Astronomy: Me and the Universe
When I was a youngster, I would go outside, particularly in the wintertime, and gaze, spellbound, at the night sky. How beautiful, how inspiring!
But when my parents bought me a kids' telescope, it was horribly inadequate and highly disappointing. I did not realize it, but a very large and expensive telescope is required, perhaps complete with motor drive to compensate for Earth's rotation. It was hopeless for me to hope that one day I could really "get into" astronomy.
Then along came the 8th grade and Mrs. Best, who required of us a report on what we would choose for our future occupation. This report would be graded for English but would also move us to consider our futures. Looking back, it entirely influenced my future vocation. Why?
I chose astronomy. The 7th grade science class had rekindled my desire to pursue the field of astronomy. I would gain access to the needed equipment as a result of obtaining a college education -- or so I thought. I spoke of it to Mom. How would she like my choice? She hated it. She shot it down. "NO! Not astronomy," she said. "You can't make a living as an astronomer." I was crestfallen.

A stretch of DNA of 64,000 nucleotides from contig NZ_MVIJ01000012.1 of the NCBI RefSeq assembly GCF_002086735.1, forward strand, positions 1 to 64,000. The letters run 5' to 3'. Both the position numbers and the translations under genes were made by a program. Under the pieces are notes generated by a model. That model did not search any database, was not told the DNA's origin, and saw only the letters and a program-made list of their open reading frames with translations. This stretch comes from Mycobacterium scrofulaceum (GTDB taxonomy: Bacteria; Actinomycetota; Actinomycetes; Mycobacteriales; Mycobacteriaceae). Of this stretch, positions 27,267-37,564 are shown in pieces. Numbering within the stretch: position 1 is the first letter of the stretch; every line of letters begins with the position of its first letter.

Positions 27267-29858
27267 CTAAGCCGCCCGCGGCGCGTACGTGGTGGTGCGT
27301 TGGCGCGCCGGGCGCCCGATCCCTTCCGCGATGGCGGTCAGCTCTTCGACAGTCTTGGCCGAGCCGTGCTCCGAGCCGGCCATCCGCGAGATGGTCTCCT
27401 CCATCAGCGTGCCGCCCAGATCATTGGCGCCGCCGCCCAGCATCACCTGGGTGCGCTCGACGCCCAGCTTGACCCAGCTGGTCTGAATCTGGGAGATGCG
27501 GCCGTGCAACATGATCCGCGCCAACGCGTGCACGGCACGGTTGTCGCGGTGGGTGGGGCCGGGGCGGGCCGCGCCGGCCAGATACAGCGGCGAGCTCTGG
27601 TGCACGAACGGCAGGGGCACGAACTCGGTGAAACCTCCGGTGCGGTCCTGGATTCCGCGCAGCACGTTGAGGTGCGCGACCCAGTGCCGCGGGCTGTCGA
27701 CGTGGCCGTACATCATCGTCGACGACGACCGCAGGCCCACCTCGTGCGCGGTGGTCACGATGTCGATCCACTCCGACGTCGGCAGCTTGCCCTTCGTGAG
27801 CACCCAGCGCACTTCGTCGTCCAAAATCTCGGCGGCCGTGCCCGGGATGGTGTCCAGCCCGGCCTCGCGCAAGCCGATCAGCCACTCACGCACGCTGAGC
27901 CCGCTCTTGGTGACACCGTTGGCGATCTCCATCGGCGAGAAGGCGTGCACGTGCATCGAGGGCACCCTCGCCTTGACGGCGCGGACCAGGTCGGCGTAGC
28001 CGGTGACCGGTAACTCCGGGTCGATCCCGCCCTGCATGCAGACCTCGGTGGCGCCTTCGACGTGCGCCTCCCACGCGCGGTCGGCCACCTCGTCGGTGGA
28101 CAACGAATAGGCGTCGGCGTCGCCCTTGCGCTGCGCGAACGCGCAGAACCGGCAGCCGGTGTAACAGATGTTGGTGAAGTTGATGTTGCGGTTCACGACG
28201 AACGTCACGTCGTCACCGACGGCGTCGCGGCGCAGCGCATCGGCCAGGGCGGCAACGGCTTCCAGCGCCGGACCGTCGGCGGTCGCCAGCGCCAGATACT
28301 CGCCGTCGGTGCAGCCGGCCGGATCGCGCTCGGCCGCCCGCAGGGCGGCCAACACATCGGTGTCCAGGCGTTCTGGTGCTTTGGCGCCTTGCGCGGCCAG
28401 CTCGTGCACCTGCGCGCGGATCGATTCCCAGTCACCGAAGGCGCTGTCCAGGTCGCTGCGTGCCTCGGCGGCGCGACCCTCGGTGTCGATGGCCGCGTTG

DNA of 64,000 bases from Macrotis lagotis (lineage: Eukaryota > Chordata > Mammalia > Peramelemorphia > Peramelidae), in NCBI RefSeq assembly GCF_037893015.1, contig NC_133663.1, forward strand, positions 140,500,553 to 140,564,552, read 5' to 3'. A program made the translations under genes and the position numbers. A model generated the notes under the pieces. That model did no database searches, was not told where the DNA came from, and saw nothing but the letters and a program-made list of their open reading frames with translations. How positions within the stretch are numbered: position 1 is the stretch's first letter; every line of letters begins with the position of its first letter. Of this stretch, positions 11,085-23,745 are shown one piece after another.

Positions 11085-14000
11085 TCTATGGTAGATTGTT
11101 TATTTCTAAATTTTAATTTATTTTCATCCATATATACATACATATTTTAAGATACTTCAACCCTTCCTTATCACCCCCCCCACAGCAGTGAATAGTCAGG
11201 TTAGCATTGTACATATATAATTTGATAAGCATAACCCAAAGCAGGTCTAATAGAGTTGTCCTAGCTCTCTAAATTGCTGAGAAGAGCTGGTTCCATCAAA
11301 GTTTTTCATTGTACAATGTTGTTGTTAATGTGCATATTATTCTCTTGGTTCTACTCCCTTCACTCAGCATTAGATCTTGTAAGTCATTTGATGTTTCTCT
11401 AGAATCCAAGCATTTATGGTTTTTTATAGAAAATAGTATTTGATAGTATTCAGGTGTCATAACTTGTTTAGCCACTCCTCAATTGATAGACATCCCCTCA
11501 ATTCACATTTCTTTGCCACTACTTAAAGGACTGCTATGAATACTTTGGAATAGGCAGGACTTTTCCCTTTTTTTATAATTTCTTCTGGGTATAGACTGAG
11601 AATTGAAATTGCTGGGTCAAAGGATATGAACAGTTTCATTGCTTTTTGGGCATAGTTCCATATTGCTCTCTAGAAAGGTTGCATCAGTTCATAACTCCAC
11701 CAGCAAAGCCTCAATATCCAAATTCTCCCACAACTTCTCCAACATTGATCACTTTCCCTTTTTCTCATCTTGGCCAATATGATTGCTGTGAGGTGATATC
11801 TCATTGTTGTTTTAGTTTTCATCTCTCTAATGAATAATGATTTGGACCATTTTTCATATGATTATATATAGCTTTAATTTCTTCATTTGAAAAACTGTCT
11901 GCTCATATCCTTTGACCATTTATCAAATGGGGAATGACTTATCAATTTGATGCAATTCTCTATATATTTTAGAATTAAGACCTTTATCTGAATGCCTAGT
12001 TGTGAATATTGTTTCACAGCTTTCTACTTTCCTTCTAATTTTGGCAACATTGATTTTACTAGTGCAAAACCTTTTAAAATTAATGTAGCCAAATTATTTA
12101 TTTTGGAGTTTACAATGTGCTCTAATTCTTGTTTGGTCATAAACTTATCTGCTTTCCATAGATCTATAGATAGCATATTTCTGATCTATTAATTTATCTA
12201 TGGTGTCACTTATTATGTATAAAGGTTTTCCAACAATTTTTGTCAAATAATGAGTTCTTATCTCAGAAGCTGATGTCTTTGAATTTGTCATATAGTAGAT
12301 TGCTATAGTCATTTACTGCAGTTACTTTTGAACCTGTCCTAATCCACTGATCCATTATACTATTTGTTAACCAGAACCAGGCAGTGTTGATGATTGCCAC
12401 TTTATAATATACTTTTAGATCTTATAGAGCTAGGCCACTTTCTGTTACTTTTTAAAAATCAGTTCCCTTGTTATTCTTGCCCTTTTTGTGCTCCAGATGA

My New Friend
In high school, I met a fellow who lived a few blocks away from me, who was older than me. He loved chemistry. I quickly befriended him and thrived on his fascination with chemistry. He made it come alive for me. Soon, I was convinced there was no better, more interesting field for me to pursue than chemistry. What would Mom say?
Surprisingly, Mom said, "Yes. You can find employment if you are a chemist." How happy her words made me. Besides, one of my mom's friends worked for Union Carbide. Maybe some day he could help me find employment as a chemist. And so, I attended Drexel Institute of Technology (soon called Drexel University), and I specialized in organic chemistry. I would love to have become involved in Quantum Organic Chemistry.
Thankful for Mom
I'm actually glad Mom shot down astronomy. Contrary to what she said, I could have found employment as an astronomer. But here's the rub: the astronomer engages largely in speculation. Oh, they interpret data they gather in the hopes of better understanding the universe. But their "science" is largely, by nature, speculation, not Truth.
In all things, I seek truth. In all things. Things that are true are proven true, indisputably. Some things are possible. Some probable. Some definite, yes true. Not that often in astronomy...
Image Credit » Astronomy Observatory https://pixabay.com/photos/observatory-haleakala-telescope-3877321/